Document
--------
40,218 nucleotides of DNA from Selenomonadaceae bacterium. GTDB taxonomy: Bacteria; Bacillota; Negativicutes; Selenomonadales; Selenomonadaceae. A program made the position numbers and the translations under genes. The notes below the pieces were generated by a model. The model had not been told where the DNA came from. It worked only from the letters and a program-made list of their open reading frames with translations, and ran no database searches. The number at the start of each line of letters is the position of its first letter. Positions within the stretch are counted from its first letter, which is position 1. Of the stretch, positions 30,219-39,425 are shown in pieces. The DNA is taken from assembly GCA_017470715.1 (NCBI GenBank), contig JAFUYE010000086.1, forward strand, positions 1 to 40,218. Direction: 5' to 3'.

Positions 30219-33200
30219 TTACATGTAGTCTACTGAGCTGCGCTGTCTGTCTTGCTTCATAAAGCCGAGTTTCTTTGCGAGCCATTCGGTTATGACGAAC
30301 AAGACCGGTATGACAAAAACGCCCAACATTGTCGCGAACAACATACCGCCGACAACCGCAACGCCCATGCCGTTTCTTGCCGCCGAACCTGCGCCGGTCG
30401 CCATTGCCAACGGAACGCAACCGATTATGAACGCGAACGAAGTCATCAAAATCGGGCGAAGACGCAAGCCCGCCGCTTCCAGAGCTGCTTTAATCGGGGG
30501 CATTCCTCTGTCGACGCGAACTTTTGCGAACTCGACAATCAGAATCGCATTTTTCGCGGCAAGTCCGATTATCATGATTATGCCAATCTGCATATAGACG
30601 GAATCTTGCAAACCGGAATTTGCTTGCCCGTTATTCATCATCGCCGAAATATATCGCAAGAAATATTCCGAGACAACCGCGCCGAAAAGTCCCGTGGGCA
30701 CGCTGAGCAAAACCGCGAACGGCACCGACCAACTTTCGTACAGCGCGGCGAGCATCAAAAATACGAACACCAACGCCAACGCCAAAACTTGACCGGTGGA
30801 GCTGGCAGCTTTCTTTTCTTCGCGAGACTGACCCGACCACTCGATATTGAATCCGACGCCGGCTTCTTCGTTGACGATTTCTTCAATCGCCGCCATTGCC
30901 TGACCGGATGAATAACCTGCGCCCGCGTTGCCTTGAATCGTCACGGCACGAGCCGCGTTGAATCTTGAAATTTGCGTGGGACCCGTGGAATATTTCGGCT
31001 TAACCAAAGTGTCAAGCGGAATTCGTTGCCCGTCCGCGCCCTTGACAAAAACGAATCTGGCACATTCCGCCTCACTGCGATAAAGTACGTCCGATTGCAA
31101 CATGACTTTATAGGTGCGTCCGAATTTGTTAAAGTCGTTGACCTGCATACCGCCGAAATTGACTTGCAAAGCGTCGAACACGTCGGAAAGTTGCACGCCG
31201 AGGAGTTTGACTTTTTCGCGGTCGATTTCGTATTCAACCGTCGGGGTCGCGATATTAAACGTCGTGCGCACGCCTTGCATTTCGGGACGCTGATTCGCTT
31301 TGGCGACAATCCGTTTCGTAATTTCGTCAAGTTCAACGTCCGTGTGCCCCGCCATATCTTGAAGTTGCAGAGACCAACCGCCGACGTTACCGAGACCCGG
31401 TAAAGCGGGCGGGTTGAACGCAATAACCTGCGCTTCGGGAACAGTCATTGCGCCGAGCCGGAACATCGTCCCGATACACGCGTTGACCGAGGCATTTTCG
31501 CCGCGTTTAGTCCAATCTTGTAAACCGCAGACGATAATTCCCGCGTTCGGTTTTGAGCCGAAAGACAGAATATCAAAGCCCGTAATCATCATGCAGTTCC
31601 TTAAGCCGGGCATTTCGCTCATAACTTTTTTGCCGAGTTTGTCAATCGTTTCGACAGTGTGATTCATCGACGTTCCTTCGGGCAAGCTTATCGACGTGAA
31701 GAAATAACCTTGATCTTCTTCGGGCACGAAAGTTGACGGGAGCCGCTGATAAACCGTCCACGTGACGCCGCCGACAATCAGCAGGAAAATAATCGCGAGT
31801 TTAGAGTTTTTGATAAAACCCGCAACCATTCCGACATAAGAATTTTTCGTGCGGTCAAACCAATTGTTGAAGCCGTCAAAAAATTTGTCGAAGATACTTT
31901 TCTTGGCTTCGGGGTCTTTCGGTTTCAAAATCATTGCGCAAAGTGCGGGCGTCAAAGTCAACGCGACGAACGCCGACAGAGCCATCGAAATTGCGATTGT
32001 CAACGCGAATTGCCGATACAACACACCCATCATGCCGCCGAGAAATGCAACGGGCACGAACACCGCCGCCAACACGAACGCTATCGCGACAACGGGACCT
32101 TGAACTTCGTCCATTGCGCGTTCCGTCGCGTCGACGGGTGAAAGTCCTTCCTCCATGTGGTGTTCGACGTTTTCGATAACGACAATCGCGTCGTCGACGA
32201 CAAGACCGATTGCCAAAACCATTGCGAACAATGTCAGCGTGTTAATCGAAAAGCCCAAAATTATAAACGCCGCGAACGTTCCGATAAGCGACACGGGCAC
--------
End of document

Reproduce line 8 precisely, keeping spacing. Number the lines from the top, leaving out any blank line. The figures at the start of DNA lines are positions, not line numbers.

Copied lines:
30701 CGCTGAGCAAAACCGCGAACGGCACCGACCAACTTTCGTACAGCGCGGCGAGCATCAAAAATACGAACACCAACGCCAACGCCAAAACTTGACCGGTGGA